Do passengers trust self-driving cars? Researchers at University of Waterloo want to find out
Autonomoose team hopes to lay groundwork for a customizable self-driving experience
At the University of Waterloo, researchers are exploring what it's like to be the passenger of a driverless car.
The Autonomoose team is recruiting volunteers to ride in the vehicle and measure their levels of anxiety as they experience in response to different driving styles.
"Based on past research even with non self-driving, it's been found that people have this buffer that they find acceptable driving," said graduate student Marko Ilievski. "And we were trying to explore the boundaries of that."
Ilievski is responsible for programming more and less aggressive styles of driving for the vehicle, in order to measure what each individual finds comfortable. These changes account for the speed of acceleration and deceleration as well as how close the vehicle brakes in relation to other external objects, such as other vehicles.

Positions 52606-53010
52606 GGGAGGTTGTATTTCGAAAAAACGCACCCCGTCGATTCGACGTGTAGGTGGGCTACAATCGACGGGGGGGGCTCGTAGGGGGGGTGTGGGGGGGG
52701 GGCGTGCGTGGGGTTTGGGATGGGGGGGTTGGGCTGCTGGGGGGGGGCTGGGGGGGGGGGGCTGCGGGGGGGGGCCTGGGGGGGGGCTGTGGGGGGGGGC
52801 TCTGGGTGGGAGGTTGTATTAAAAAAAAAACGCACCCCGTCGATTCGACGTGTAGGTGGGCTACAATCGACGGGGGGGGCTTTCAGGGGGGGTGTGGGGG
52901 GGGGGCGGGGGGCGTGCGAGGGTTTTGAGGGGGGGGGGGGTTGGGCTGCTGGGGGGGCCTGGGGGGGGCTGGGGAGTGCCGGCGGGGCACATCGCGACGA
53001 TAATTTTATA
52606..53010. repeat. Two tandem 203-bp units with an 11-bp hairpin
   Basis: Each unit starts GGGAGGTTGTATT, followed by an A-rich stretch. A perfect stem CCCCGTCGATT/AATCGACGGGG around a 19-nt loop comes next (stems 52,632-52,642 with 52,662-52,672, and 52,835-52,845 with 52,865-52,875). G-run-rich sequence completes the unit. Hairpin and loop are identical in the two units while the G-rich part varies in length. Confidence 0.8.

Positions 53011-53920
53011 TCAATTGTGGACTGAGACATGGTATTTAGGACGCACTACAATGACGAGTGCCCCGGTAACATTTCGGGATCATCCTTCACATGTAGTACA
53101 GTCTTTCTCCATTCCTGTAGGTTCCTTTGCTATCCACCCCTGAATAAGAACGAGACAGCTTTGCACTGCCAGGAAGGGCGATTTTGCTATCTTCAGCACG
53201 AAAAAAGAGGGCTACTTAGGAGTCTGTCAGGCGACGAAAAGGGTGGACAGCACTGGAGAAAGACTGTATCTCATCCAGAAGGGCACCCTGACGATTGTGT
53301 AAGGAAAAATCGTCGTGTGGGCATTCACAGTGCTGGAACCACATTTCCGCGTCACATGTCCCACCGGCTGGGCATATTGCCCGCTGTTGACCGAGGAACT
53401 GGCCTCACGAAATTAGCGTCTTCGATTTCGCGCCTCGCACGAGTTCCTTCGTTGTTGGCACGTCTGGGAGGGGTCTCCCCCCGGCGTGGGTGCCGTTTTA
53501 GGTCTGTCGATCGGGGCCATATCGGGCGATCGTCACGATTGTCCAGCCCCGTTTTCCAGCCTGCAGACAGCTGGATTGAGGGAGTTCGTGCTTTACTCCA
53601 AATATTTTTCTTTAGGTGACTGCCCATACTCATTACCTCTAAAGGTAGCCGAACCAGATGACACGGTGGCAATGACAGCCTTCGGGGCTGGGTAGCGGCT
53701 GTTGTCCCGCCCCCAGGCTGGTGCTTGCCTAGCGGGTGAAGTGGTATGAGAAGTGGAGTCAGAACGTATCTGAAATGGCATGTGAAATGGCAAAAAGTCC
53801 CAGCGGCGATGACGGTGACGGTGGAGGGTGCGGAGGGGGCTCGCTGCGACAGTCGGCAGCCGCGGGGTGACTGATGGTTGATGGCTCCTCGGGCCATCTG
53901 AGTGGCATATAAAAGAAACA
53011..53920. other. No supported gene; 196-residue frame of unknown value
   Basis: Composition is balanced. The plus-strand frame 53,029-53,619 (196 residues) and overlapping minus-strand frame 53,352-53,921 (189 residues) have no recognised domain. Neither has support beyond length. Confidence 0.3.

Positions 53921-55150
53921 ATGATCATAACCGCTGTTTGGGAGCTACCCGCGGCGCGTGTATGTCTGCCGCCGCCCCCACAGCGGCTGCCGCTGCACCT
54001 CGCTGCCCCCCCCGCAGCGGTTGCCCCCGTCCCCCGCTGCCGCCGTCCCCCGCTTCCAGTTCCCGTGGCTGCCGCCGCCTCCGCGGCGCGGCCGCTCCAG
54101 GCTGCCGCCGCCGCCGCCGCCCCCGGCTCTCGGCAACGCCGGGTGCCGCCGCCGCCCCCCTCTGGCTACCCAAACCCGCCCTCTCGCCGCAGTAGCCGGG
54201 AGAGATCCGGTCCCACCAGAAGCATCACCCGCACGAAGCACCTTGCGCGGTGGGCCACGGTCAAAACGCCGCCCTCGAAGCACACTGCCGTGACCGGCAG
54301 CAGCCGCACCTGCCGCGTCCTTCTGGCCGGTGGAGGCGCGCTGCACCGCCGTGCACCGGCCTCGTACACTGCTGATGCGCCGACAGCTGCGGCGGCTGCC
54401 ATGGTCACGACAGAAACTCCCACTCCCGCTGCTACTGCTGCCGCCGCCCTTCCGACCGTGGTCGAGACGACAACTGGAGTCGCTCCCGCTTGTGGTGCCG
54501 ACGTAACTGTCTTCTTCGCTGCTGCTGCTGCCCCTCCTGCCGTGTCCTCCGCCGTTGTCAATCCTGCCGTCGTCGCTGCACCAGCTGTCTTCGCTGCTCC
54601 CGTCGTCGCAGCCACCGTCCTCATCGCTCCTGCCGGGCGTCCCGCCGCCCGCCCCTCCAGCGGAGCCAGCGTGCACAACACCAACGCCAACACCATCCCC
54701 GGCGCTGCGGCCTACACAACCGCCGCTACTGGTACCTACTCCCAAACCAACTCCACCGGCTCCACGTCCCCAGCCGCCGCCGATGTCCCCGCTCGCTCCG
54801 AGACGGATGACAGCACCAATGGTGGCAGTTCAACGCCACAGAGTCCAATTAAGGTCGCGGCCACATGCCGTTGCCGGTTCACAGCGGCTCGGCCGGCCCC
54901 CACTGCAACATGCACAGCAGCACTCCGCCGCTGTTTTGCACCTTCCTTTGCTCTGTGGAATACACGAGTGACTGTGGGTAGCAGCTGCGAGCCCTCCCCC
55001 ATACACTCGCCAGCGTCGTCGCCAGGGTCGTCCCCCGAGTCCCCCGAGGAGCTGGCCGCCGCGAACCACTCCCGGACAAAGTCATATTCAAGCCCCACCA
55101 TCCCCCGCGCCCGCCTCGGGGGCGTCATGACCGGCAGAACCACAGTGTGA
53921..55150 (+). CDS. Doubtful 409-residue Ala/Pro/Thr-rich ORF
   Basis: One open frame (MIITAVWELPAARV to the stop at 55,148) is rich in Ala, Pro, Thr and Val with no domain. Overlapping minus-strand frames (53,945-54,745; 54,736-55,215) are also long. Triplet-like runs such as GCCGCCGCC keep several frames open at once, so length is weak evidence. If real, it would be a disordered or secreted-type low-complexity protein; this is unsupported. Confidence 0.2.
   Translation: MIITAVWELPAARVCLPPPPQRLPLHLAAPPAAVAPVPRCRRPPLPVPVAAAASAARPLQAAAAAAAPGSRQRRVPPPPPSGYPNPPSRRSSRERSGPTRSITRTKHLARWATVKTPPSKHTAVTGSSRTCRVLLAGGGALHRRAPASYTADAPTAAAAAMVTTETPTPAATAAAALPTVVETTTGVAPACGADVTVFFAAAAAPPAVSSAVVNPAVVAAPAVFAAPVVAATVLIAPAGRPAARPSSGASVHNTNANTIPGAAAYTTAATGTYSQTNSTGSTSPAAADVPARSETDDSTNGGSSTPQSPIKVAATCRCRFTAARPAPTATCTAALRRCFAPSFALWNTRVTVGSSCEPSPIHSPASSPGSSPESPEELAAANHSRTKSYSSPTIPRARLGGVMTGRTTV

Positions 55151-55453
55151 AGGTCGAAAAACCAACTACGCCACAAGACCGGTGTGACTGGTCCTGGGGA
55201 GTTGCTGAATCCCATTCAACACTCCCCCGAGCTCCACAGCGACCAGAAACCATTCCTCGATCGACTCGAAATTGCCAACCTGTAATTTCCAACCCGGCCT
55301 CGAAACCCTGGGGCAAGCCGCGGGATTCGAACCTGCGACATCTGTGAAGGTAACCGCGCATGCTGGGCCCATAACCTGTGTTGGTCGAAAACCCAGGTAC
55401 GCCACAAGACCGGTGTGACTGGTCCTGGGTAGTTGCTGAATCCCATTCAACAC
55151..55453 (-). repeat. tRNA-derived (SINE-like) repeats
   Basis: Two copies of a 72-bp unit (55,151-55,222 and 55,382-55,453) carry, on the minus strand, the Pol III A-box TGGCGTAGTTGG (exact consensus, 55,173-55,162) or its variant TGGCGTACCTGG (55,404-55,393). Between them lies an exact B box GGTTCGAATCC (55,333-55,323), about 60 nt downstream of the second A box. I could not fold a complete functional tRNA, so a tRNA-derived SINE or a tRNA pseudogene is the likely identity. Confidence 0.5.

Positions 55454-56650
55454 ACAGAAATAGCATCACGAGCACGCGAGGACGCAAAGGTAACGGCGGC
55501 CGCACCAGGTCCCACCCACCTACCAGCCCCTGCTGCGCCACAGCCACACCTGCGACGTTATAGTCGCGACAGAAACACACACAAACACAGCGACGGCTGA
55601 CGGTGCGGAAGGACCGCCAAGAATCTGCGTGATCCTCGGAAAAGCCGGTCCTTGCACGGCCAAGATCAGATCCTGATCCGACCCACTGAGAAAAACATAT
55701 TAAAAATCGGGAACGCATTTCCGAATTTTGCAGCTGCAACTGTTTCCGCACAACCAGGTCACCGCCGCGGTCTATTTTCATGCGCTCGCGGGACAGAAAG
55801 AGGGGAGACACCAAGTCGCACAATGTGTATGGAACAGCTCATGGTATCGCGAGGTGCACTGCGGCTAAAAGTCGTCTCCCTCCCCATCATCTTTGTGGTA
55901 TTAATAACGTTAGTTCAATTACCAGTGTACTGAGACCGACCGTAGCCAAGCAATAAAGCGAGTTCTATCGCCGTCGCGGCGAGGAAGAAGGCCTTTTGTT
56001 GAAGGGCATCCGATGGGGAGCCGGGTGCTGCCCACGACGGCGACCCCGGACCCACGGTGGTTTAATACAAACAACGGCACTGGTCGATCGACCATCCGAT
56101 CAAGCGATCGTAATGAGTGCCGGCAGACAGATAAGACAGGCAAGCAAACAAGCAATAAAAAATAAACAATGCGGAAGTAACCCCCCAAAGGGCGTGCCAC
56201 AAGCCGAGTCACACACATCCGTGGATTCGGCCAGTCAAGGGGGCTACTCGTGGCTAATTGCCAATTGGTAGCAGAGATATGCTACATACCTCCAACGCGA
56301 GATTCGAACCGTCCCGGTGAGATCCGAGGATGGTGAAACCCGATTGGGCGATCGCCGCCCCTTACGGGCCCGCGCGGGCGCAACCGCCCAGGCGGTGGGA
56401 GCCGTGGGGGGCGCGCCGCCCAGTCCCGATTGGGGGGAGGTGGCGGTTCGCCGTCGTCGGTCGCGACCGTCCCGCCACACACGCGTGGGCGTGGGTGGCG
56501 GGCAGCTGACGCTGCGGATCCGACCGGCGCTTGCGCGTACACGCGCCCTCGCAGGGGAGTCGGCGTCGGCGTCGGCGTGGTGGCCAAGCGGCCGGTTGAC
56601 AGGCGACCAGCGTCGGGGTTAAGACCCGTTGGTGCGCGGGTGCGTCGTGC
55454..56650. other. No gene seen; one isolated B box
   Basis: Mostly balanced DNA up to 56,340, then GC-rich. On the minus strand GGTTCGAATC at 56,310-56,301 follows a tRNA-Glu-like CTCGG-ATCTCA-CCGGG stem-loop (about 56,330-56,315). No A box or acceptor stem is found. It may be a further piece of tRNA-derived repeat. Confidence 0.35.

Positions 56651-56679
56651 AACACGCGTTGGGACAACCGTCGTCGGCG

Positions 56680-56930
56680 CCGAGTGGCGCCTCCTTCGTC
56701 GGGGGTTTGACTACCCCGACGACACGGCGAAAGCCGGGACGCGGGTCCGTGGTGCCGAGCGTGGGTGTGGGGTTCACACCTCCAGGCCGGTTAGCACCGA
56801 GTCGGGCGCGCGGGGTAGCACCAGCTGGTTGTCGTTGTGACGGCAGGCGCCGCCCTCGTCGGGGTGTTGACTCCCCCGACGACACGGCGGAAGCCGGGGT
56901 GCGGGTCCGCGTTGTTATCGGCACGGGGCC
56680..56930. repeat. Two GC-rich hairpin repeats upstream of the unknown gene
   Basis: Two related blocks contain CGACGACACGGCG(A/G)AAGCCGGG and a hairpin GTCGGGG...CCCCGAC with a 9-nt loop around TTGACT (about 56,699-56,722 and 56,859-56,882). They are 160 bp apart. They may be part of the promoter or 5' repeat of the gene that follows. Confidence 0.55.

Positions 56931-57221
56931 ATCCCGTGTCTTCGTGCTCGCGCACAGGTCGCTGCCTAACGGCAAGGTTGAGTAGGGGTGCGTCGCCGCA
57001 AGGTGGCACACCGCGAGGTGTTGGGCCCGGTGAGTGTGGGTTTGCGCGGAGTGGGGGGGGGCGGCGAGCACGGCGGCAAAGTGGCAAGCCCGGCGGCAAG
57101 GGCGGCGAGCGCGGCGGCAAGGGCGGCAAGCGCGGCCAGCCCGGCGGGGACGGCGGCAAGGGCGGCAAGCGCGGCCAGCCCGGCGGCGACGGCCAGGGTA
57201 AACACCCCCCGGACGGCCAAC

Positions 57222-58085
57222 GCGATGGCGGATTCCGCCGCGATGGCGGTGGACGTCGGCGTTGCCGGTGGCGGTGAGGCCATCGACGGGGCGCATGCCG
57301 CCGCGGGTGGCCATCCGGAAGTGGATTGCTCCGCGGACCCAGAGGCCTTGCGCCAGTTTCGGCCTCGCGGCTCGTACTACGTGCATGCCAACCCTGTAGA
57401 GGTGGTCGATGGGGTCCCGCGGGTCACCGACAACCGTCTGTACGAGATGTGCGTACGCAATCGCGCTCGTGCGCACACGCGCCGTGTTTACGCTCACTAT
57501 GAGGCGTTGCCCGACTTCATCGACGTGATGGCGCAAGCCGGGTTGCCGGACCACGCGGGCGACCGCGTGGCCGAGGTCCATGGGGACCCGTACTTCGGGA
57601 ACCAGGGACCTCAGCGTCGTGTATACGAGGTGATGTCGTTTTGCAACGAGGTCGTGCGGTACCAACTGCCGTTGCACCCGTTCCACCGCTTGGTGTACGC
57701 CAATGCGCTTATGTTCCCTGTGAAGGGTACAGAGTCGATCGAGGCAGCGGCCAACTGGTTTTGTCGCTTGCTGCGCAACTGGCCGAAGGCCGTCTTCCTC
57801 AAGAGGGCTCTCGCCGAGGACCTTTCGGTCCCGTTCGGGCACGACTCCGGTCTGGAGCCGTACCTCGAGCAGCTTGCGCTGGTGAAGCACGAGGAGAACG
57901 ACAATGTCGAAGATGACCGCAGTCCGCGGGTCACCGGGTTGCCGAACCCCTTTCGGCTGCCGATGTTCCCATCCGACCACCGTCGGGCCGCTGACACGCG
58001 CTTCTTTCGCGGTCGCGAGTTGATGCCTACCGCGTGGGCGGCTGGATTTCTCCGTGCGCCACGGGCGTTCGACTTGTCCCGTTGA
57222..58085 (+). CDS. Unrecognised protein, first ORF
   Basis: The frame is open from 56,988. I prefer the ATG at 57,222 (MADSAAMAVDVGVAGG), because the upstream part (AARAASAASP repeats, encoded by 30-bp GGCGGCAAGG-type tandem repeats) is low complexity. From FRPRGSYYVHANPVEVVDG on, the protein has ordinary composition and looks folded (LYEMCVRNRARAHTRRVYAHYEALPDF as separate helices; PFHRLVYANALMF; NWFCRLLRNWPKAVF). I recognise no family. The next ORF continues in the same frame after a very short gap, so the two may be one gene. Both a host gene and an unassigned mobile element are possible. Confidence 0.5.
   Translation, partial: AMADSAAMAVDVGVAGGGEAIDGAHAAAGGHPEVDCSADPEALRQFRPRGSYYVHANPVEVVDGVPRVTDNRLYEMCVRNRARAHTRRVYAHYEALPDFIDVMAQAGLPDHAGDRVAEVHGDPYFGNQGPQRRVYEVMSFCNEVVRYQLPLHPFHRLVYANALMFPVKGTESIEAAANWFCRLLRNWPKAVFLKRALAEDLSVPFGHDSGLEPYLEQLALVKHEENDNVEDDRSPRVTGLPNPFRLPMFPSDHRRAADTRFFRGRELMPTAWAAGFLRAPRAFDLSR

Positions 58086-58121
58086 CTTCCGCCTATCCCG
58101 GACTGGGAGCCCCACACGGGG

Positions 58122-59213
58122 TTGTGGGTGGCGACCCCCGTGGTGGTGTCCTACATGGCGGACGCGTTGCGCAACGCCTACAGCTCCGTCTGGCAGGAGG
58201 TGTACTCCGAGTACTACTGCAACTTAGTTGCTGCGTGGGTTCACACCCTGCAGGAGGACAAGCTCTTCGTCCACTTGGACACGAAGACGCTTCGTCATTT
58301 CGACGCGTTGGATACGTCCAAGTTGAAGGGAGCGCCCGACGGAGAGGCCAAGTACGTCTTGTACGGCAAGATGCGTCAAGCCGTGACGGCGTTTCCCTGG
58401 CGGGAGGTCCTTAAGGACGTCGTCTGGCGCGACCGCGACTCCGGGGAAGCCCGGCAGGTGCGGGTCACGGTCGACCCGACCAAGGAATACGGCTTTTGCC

The car is equipped with cameras and light radars to judge its position and detect the things around it.
Gauging passenger reactions
Nicole Dillen, another graduate student and researcher, is responsible for measuring the stress response in passengers. That will be measured using four different sensors that measure involuntary physiological signals.
The passenger wears sensors that detect heart rate and perspiration on the skin, as well as special eye-tracking glasses, Dillen said. While the car is in motion, participants are asked to watch a video.
"We can measure what per cent of the time were they interested in the video and what percent of the time were they looking to see any potential dangers while driving," she said.
There's also a camera inside the car, recording the passengers physical responses to the car's behaviour.
Although the team is not done processing all their findings, Ilievski said they've noticed that over time, people became more trusting of the Autonomoose car, and their stress appears to be largely situational.
"So for example, if you're behind a vehicle and you're aggressive that matters a lot more than if you just start accelerating without any other vehicle while being aggressive," Ilievski said.
The results of this phase of the team's research is expected to be published early next year.
Dillen said that in the future, this experiment would "lead up to a sort of interactive system where the car ... would gauge how anxious the passenger was and based on that, it might actually be able to alter the driving style to fit the passenger's needs."